‘Bad For America’: Dimon Steps Up Regulatory Rhetoric

‘Bad For America’: Dimon Steps Up Regulatory Rhetoric

When last I checked in on Jamie Dimon, America's favorite "red-blooded capitalist" was busy regaling analysts with a characteristically (and deliberately) caustic critique of the regulatory landscape. The bank temporarily halted buybacks over the summer, citing higher capital requirements, and Dimon wasn't pleased about it. "We don't agree with the stress test. It's inconsistent. It's not transparent. It's too volatile. It's basically capricious and arbitrary," he told Morgan Stanley's Betsy G
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3 thoughts on “‘Bad For America’: Dimon Steps Up Regulatory Rhetoric

  1. The bank’s history reflects values of JP Morgan himself. JP Morgan was the quintessential American capitalist – a baron of America’s railroads and a successful banker. He also gave a large volume of gold to the United States Treasury’s reserve, exchanging it for bonds, to ensure the nation’s ability to manage its finances following a panic during the 1893 depression.

    JP Morgan was indeed a red-blooded capitalist. Regarding Jamie Dimon’s protests about banking regulatory matters right now, like it or not, the bank has obligations to satisfy regulatory concerns identified in banking laws. No doubt the bank’s board, or Jamie’s fear of them, prompted him to cry out with this rhetoric. But Jamie demeans himself and the bank by whining about regulatory issues at this time. I’m sure Jamie is afraid of this “hurricane” financial dilemma or collapse or whatever it was he predicted some weeks ago. But the bank is doing just fine, and it will continue to do so, as Jamie said.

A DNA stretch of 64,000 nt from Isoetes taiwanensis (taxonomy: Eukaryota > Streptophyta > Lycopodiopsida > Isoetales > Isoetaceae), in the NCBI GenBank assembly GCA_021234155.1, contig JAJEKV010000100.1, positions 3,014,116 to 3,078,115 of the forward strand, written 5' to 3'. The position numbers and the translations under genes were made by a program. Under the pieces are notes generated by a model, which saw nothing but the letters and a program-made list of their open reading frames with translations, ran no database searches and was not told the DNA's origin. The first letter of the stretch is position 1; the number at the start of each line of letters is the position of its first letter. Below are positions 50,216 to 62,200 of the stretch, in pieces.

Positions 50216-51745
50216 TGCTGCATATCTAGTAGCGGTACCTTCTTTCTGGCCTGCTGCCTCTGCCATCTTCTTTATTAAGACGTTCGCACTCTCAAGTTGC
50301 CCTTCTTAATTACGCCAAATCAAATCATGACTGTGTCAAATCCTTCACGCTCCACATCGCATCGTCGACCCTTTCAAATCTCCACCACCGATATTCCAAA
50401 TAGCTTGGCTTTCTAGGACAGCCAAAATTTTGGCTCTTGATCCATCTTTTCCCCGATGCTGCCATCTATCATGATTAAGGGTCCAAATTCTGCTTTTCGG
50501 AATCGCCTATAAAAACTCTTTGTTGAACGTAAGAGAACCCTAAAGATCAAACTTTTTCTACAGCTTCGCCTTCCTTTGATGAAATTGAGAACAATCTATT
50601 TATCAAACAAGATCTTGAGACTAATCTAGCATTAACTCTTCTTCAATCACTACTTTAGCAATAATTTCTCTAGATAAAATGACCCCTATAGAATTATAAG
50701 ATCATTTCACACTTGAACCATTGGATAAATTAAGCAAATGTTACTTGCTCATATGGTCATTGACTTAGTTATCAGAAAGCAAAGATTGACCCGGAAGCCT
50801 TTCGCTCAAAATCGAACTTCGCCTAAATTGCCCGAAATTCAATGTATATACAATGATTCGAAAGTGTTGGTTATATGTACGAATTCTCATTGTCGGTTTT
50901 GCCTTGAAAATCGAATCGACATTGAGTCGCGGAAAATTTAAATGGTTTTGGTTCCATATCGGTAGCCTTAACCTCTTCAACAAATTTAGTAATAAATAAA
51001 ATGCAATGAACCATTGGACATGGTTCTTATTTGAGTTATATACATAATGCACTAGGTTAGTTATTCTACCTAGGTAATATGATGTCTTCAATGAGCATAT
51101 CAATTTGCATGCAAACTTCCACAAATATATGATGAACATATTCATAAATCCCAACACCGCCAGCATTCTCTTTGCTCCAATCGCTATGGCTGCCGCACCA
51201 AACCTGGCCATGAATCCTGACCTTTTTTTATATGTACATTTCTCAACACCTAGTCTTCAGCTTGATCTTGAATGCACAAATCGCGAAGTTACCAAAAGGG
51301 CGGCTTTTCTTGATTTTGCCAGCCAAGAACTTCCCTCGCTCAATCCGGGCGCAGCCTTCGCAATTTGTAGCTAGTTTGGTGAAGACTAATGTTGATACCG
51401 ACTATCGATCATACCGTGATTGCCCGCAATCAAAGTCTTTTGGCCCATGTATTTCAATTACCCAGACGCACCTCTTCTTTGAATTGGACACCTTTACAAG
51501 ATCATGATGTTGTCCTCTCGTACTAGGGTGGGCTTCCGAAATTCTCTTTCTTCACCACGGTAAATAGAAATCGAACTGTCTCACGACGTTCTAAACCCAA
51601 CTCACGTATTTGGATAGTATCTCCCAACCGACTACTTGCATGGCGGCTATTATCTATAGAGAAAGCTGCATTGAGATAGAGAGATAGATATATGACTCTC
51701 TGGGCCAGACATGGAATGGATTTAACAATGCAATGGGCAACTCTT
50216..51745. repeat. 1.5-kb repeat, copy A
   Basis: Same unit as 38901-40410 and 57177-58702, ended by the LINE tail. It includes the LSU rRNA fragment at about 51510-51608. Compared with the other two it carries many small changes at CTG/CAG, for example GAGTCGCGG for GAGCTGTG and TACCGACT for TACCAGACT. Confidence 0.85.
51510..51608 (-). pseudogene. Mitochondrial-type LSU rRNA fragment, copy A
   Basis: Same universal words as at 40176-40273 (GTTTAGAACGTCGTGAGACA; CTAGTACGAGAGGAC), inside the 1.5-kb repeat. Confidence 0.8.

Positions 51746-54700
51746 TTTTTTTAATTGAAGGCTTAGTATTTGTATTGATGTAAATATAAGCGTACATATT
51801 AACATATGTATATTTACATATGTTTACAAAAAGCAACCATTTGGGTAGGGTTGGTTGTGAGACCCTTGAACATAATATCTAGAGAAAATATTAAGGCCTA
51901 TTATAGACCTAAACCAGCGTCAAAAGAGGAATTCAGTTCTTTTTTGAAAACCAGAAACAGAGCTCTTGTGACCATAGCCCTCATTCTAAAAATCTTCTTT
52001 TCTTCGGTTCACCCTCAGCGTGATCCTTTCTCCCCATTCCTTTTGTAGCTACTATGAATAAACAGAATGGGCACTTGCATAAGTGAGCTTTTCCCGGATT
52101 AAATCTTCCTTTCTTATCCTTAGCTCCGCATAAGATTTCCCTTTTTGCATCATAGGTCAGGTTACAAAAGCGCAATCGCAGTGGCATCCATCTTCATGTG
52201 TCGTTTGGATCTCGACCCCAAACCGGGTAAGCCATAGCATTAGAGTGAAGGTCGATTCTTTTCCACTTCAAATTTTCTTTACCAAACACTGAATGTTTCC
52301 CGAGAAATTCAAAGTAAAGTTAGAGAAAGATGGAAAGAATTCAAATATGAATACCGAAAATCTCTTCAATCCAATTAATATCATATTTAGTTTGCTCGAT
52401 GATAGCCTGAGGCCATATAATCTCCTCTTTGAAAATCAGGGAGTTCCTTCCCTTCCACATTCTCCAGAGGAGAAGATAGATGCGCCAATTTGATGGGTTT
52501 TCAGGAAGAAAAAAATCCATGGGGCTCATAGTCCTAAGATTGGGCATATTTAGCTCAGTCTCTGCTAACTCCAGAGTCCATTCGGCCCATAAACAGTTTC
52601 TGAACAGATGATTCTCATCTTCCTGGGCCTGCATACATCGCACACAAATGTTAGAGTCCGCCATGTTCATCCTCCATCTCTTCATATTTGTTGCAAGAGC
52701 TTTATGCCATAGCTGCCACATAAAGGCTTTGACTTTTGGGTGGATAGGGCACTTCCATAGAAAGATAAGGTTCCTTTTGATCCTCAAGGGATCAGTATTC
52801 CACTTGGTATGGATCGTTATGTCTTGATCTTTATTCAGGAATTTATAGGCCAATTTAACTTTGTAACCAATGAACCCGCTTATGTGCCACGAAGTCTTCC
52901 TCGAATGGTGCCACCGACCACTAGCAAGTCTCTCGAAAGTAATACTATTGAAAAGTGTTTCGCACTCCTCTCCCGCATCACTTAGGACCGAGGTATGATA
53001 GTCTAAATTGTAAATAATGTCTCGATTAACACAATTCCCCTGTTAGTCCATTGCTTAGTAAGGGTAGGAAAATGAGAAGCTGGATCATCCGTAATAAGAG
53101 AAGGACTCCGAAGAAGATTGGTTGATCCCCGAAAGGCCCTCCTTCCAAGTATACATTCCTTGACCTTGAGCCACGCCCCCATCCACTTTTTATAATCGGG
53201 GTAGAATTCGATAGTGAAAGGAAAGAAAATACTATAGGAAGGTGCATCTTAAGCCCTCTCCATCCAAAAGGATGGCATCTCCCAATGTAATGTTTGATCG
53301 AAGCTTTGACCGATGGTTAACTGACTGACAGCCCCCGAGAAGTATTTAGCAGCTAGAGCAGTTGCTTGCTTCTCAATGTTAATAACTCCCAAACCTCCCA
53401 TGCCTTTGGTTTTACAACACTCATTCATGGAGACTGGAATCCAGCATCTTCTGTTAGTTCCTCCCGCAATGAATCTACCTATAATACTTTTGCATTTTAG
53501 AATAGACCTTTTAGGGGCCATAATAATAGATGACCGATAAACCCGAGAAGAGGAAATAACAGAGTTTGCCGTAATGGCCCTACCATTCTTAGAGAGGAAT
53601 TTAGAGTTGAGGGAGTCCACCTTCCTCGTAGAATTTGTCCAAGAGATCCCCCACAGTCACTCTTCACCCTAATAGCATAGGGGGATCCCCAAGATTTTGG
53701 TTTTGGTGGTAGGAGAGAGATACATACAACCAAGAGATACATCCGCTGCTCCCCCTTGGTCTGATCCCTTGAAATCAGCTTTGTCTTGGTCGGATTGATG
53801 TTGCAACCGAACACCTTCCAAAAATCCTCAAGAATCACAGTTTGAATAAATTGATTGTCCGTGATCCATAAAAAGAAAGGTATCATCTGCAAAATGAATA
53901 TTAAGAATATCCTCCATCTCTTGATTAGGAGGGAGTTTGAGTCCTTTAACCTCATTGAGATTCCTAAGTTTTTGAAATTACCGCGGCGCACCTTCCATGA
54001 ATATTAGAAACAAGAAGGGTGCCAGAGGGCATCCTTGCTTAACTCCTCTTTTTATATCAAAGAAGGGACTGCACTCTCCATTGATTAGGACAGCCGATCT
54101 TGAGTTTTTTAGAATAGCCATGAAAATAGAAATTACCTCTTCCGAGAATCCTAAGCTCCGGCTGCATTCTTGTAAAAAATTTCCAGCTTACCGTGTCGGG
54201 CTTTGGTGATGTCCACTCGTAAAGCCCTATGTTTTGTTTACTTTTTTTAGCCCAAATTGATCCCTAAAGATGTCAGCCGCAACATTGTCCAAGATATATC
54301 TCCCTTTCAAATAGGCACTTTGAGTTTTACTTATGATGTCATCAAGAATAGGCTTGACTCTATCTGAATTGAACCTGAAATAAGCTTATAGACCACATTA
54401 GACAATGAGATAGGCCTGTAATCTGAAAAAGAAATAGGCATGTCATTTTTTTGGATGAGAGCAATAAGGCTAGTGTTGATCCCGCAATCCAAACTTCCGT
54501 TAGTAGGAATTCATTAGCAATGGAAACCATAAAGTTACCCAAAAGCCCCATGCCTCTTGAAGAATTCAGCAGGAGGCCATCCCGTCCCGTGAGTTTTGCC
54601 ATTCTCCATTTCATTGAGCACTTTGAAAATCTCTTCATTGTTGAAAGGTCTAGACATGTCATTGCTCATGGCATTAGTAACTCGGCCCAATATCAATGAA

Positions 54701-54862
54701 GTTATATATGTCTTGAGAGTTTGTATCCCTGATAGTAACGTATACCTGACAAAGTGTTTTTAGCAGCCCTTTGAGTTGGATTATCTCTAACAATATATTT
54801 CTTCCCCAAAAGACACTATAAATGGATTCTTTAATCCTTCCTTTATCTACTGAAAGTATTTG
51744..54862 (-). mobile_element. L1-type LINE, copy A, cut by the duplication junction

Crying babies won’t move the needle either way. Whether the economy is good, weak, or outright bad (when it’s best to be prepared for the storm), there is no good reason for tolerating crybabies in the executive suite.

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